This is one of our kids’ favorite Indian bread. Both Ms. Little A and Mr. Little V love all kinds of ethnic Indian food and I feel incredibly blessed for that. I have shared here numerous times that how our food is one of the many strong threads that keeps us tied to our culture. And I am glad that our kids love Indian food as much as they enjoy American, Italian and Mexican food along with many other foods that we keep trying. Poori is one such recipe that everyone loves, though it might not be the healthiest of breads in Indian cuisine since it is deep-fried. But hey, nothing wrong with making it for the kids and then may be try to some to make sure it tastes alright. Quality control is important.
And would you not consider a bread made with whole wheat flour and spinach healthy? I, for the sake of my kids, totally would (uhmmm). All jokes aside, you are getting your whole grains; protein, vitamins K and A, folate, and fiber from spinach; turmeric is anti-inflammatory and decreases risk of cancer; and ajwain/carom seeds help in digestion and general gut health. So here is a health food recipe for ya!
This poori can be made by blanching and pureeing the spinach and then adding it to whole-wheat flour to make a tight dough OR adding chopped spinach, straight up, to the flour and making a tight dough. If you know me well enough, you know what method I use – of course straight up chopping and mixing (do you know 25% of folate in spinach could be lost in cooking?) – keeping it simple friends. The dough is then divided into balls of size of ping-pong balls, rolled into discs and deep-fried. Adding semolina adds a nice texture to the pooris and makes them crisp. Same for all-purpose flour, but these are optional.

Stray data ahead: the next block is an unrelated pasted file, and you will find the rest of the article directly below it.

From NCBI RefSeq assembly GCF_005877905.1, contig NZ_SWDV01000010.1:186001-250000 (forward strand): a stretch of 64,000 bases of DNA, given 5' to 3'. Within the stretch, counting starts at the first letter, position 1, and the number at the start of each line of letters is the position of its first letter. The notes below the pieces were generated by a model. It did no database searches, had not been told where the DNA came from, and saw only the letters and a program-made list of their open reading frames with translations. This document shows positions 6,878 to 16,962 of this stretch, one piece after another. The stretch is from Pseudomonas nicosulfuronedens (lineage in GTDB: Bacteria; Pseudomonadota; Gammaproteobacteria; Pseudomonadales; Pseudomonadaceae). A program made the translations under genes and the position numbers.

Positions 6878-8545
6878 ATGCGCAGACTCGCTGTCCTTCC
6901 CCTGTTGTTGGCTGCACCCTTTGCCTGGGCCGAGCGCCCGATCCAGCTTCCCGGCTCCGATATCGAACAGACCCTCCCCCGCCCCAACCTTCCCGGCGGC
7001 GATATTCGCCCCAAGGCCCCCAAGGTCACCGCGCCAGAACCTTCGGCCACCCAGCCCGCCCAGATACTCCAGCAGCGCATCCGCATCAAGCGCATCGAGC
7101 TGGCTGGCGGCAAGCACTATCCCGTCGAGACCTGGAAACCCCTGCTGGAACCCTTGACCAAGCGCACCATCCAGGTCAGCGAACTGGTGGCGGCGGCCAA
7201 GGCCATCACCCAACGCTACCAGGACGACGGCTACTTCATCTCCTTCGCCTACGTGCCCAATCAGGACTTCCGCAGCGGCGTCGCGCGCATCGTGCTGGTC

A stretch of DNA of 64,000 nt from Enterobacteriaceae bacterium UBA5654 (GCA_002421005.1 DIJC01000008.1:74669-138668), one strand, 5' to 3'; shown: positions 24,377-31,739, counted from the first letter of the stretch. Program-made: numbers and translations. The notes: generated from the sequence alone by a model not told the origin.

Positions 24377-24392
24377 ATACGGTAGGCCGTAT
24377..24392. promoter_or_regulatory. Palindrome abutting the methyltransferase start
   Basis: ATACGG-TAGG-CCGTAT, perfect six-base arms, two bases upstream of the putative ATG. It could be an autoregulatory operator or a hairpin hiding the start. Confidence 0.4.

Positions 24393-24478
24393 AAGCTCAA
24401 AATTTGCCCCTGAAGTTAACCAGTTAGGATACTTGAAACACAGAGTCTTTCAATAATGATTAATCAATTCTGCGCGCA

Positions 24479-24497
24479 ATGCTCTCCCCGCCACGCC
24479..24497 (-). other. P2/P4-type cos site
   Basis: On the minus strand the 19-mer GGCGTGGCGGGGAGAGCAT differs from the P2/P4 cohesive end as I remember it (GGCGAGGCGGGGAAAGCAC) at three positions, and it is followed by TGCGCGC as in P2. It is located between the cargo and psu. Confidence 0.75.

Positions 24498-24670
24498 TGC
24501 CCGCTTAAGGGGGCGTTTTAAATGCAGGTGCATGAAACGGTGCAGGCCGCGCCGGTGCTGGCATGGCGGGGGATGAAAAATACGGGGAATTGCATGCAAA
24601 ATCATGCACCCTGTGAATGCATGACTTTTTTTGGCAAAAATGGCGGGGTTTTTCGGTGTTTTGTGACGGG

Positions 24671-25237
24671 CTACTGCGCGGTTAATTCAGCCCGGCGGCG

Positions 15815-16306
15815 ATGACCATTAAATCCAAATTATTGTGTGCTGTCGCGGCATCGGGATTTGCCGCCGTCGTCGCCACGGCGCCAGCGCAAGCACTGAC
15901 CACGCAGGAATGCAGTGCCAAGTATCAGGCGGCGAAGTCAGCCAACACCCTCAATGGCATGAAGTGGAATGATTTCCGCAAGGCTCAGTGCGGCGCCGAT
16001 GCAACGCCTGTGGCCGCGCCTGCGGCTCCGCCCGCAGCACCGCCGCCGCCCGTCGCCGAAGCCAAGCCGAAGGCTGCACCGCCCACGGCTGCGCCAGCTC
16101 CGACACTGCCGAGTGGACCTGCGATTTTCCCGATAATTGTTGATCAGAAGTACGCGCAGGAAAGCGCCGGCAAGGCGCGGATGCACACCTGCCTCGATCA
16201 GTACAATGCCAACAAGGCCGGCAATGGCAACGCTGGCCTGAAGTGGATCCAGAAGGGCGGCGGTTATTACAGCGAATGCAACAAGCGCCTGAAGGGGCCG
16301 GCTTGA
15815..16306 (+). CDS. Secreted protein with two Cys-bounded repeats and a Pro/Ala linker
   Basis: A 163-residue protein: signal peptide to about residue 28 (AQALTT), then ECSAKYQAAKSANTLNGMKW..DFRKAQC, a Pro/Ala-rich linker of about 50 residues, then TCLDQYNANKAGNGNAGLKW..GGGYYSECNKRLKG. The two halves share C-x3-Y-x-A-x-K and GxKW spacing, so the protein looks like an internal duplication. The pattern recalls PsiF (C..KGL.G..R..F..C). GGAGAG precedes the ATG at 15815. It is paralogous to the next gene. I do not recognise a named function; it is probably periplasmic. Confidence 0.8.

Fresh spinach leaves – chopped and packed into 1 cup
Whole-wheat flour – 1.5 cups
Turmeric powder – ¼ teaspoon
Semolina/Cream of wheat – 2 tablespoon (optional)
All purpose flour – 2 tablespoon (optional)
Salt – to taste
Ajwain/carom seeds – 1 teaspoon
Olive Oil – 2 tablespoon
Oil – for frying
Water – as needed, for the dough
Add all the ingredients except water (and oil for deep-frying) in a deep mixing bowl or the bowl of your stand mixer (I use my KitchenAid Stand Mixer) (fitted with dough hook) and mix. The moisture in the spinach will help in starting the dough to come together. Add water, one tablespoon at a time to make a tight dough. Dough for making pooris is slightly tighter than the roti/chapathi dough (recipe here), so be careful not to add too much water. Knead the dough until nice and smooth. Let the dough rest, covered with a damp kitchen towel, for about 10 minutes. While the dough is resting, set a small and deep heavy bottomed frying pan or kadaahi on medium heat to heat the oil.
Make ping-pong ball size balls of the dough and using a rolling pin roll each ball out to a medium thickness disc of about 3 inches in diameter. Check the temperature of your oil by dropping a tiny piece of dough into it. This piece of dough should slowly rise up to the surface of the oil without sinking. Or if you have an oil/candy thermometer, heat the oil to 360-375 degrees F. Maintaining the oil temperature while frying ensures that pooris will absorb almost no oil (take the guilt out of eating deep-fried foods…hah). Medium-high heat works best!
Carefully slide in each rolled out disc (one at a time) into the oil and using a kitchen spider or a spatula with holes in it, gently push down the center of the poori into the oil, until the poori begins to puff up. Once it puffs up, flip it and fry it on the other side for a few seconds. Drain the poori on a cookie sheet lined with paper towels. Repeat until all the dough is used up. Pooris taste best right off the heat. Serve hot with aloo ki sabzi (potato curry, recipe here) and/or yogurt, oh and some pickle (recipes here, here, and here). Our kids love to eat this spinach poori with this chutney. Savory and sweet – a marriage made in heaven.
So give it a try, and please feel free to ask any questions.
Love – Vaishali.
Leftover pooris can be wrapped in foil and refrigerated. To warm up heat in a toaster oven or hot skillet or tava.
Knife and chopping board
Spider Strainer/spatula with holes
Cookie sheet or tray